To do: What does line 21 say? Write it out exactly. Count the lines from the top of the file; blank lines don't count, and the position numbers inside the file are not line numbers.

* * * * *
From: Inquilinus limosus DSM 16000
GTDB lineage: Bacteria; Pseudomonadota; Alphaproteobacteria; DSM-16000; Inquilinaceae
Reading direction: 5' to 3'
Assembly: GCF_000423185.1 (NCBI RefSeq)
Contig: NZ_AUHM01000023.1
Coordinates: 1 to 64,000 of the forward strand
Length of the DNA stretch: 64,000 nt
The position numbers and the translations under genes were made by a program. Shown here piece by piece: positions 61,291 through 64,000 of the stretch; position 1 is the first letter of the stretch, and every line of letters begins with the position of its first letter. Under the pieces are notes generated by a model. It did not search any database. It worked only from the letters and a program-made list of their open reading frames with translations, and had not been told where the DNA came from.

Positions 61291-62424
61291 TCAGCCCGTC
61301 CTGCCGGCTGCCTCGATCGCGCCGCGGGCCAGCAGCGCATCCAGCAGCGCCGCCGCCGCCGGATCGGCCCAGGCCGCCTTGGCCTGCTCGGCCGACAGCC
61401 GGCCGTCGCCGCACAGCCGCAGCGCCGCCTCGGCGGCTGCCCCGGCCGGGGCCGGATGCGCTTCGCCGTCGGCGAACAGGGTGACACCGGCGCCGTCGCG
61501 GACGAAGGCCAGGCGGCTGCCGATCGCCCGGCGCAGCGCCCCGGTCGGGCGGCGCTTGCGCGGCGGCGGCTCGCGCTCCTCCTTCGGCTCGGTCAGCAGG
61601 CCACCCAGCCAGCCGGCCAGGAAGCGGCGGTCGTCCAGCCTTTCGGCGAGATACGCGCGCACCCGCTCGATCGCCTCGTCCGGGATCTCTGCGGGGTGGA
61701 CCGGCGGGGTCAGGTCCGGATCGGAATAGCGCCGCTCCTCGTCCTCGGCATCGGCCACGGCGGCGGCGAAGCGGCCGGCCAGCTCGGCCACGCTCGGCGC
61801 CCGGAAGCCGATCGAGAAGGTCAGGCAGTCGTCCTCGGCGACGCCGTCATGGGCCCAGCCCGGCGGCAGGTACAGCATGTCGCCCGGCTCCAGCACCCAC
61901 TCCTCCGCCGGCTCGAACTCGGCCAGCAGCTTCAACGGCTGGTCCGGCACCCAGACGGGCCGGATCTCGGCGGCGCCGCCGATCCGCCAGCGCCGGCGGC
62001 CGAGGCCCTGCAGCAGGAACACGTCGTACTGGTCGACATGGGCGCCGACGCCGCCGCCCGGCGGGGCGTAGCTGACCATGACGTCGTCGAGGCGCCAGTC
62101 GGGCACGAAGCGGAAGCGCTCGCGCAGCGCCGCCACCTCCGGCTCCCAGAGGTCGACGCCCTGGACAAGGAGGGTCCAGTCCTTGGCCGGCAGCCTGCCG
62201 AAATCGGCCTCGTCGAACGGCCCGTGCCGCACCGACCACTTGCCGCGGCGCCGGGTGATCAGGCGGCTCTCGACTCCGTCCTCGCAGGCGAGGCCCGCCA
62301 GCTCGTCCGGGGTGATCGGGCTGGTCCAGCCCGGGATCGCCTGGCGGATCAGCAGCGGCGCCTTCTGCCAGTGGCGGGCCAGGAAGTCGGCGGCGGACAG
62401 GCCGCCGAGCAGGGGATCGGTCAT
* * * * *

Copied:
62301 GCTCGTCCGGGGTGATCGGGCTGGTCCAGCCCGGGATCGCCTGGCGGATCAGCAGCGGCGCCTTCTGCCAGTGGCGGGCCAGGAAGTCGGCGGCGGACAG